Recently a couple of my friends came to England to do a grand tour of the island. We arranged to meet half-way through their three week journey. The plan was simple. I would take the train from London to Norwich where they’d pick me up and we’d drive 181 miles north to York for the weekend. By we I mean Alan was going to drive while Susan and I were going for a ride. A perfect opportunity to catch up on three years worth of gossip.
After a very enthusiastic greeting at the train station, we made our way to the parking structure where they’d left the car. Now I am always conscious of having visitors from the States around and tend to walk on the outside so I can yank back those who look the “wrong” way when attempting to cross roads. After our 10 minute walk I was overjoyed at not having to rescue anyone … after all they’d been traveling around England for a few days by then and used to looking the other way. I nested among the luggage in the back and started catching up with my friends.
Then the real fun started.
We stopped at a red light where the SATNAV instructed us to make a left-hand turn. Alan proceeded to make his left turn accompanied by a rather loud and surprisingly shrill Noooooooo from yours truly. In case you haven’t driven in England, it is illegal to make a left-hand turn on red (in the States you are allowed to make a right turn on red only when it’s safe to do so and if there are no signs forbidding you). Thankfully there was no one around except for one woman who as she drove by gave Alan the dirtiest look ever (and it was richly deserved). Apparently they’d been doing that for days. Yikes… I wonder how many traffic cameras have tagged them in the process.
Strictly as a measure of self-preservation, I moved to the center seat, barricaded myself on both sides by bags and became a back-seat road rules interpreter for Alan. This sign means the other car has priority over us while using this stretch of the road so you need to wait HERE. Unless otherwise posted, if there are streetlamps around in a city/town/village, the speed limit is 30 so we really should slow down a bit… You get the picture. Let’s just say my blood-pressure dropped back to double digits only after we reached York and left the car in the parking lot for the remainder of the weekend.
Fast forward to this week. There seems to be a veritable cornucopia of articles about self-driving vehicles in the news. For example, I just read an article about how driver-less vehicles are gaining popularity even off-road! The article had a great snippet about how the State of Michigan requires that while testing these vehicles on public roads a human needs to be in the driver’s seat at all times in case something goes wrong.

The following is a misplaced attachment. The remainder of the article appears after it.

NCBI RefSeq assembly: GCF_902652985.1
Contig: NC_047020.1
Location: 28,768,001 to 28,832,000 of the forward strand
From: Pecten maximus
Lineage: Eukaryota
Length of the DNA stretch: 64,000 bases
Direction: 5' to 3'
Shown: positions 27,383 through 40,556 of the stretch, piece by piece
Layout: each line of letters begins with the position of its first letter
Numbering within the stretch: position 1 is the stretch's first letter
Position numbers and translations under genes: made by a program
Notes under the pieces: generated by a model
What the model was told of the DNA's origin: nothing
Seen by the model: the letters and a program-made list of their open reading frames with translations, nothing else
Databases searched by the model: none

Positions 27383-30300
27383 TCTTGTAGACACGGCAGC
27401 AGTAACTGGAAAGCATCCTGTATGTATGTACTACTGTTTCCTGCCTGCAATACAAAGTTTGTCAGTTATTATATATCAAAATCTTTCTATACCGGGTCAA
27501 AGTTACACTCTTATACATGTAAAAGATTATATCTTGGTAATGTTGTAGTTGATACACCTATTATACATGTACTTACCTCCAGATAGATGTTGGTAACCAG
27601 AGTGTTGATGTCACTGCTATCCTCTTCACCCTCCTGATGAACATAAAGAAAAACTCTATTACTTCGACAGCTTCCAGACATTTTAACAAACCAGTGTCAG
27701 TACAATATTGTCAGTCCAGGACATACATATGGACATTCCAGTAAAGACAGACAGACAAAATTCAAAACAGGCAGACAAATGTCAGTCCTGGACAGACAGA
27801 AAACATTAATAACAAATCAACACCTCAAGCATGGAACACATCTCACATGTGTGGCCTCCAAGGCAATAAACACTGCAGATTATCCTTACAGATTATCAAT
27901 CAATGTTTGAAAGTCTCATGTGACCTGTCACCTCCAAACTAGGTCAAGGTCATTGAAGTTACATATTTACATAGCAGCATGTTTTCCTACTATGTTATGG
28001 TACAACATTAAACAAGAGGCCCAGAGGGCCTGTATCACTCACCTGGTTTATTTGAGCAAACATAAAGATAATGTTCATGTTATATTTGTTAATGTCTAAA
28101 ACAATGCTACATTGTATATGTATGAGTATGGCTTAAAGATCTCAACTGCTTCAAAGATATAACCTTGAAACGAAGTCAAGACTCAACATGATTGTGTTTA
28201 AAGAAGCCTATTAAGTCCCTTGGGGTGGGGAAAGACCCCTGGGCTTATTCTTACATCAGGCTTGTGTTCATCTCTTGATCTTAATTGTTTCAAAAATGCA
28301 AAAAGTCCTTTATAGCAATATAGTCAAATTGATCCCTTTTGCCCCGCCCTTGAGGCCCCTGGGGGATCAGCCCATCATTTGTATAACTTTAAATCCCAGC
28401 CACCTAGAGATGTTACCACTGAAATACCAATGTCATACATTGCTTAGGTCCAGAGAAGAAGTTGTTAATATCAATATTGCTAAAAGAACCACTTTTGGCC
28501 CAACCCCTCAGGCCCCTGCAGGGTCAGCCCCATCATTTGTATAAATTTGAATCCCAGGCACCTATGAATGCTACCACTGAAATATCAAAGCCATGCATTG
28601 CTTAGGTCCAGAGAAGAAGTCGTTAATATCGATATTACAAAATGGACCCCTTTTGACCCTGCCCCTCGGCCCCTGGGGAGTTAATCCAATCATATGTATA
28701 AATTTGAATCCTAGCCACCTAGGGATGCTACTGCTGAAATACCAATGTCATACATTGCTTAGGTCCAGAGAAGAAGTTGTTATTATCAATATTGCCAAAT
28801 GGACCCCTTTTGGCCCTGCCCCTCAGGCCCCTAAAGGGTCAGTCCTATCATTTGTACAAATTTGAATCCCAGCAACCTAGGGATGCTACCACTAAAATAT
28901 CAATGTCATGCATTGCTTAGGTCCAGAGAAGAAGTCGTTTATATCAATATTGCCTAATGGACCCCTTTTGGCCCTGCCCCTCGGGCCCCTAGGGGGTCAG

Now, our company provides a wide range of technology that helps engineers make amazing progress towards making driver-less cars a reality. I think I recently read that electronics account for 40% of traditional car production costs (I also seem to remember that percentage increases to 65-70% for electric cars). That’s a lot of electronic components. So from thermal characterization to thermal simulation we’ve got the right enabling technology to help engineers design these next gen electronics.
It’s all fantastic.
But when I hear about driver-less vehicles I get a bit sad. I’m not against progress but I’m a motorhead and I love driving. I smile from ear to ear as I drive on some of these winding English country roads with the wind in my hair. Pure bliss! So I am not overjoyed at the thought of giving up control of my car to… well… my car (and you know how much I adore my Mini). It’s like the Beach Boys song… fun, fun, fun, til “daddy” took the T-Bird away… just replace the word daddy with a car manufacturer of your choice and you see what I mean. No more going for a drive for the fun of it… instead you go for a ride (that is until someone learns how to hack the system). Intellectually I understand the benefits but the emotional side of my brain is having a really hard time with this. That is until this morning when thinking back at my adventure from a couple of weekends ago, I realized that in cases where you’ve got a driver who’s used to driving on a different side of the road, then maybe it’s not such a bad idea after all. I think car rental companies would welcome this market niche for sure
Until next time,
PS. If you ever make it to this side of the pond, please do venture outside of London. Bath, Cambridge, Devon, the Peak District, and York (among many others) are just as wonderful. Besides I promise the natives are friendlier than their London counterparts and even speak the same language – well almost ;-P